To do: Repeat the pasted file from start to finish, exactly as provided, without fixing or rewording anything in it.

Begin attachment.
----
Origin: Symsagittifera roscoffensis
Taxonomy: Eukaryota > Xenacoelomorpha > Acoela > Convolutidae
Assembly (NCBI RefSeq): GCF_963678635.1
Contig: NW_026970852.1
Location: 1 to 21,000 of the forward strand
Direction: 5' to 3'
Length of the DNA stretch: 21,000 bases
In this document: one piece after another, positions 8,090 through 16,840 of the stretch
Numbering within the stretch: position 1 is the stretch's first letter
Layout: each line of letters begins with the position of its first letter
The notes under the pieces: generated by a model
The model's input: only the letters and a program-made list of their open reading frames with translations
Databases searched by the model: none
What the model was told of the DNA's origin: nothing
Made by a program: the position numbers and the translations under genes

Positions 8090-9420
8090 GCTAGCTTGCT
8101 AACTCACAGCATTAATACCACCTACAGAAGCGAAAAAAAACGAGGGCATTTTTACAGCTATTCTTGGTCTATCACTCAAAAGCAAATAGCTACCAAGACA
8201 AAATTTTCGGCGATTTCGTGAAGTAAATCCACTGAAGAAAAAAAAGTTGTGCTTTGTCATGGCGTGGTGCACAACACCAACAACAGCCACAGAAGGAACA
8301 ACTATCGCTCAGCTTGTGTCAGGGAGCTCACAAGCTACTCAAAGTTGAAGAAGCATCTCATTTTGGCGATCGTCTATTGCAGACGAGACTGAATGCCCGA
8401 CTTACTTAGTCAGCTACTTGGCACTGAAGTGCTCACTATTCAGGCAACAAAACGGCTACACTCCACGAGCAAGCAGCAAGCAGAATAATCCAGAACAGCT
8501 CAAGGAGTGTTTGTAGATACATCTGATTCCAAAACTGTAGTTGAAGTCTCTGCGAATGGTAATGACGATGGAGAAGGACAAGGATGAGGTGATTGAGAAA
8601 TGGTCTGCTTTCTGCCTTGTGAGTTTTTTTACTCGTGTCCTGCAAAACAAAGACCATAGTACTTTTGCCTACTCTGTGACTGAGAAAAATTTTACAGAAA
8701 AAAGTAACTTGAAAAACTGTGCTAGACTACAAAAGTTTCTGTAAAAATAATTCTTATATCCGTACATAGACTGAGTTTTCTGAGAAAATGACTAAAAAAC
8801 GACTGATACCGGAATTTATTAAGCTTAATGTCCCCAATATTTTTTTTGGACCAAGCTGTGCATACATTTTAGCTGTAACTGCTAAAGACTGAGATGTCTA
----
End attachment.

Origin: Symsagittifera roscoffensis
Taxonomy: Eukaryota > Xenacoelomorpha > Acoela > Convolutidae
Assembly (NCBI RefSeq): GCF_963678635.1
Contig: NW_026970852.1
Location: 1 to 21,000 of the forward strand
Direction: 5' to 3'
Length of the DNA stretch: 21,000 bases
In this document: one piece after another, positions 8,090 through 16,840 of the stretch
Numbering within the stretch: position 1 is the stretch's first letter
Layout: each line of letters begins with the position of its first letter
The notes under the pieces: generated by a model
The model's input: only the letters and a program-made list of their open reading frames with translations
Databases searched by the model: none
What the model was told of the DNA's origin: nothing
Made by a program: the position numbers and the translations under genes

Positions 8090-9420
8090 GCTAGCTTGCT
8101 AACTCACAGCATTAATACCACCTACAGAAGCGAAAAAAAACGAGGGCATTTTTACAGCTATTCTTGGTCTATCACTCAAAAGCAAATAGCTACCAAGACA
8201 AAATTTTCGGCGATTTCGTGAAGTAAATCCACTGAAGAAAAAAAAGTTGTGCTTTGTCATGGCGTGGTGCACAACACCAACAACAGCCACAGAAGGAACA
8301 ACTATCGCTCAGCTTGTGTCAGGGAGCTCACAAGCTACTCAAAGTTGAAGAAGCATCTCATTTTGGCGATCGTCTATTGCAGACGAGACTGAATGCCCGA
8401 CTTACTTAGTCAGCTACTTGGCACTGAAGTGCTCACTATTCAGGCAACAAAACGGCTACACTCCACGAGCAAGCAGCAAGCAGAATAATCCAGAACAGCT
8501 CAAGGAGTGTTTGTAGATACATCTGATTCCAAAACTGTAGTTGAAGTCTCTGCGAATGGTAATGACGATGGAGAAGGACAAGGATGAGGTGATTGAGAAA
8601 TGGTCTGCTTTCTGCCTTGTGAGTTTTTTTACTCGTGTCCTGCAAAACAAAGACCATAGTACTTTTGCCTACTCTGTGACTGAGAAAAATTTTACAGAAA
8701 AAAGTAACTTGAAAAACTGTGCTAGACTACAAAAGTTTCTGTAAAAATAATTCTTATATCCGTACATAGACTGAGTTTTCTGAGAAAATGACTAAAAAAC
8801 GACTGATACCGGAATTTATTAAGCTTAATGTCCCCAATATTTTTTTTGGACCAAGCTGTGCATACATTTTAGCTGTAACTGCTAAAGACTGAGATGTCTA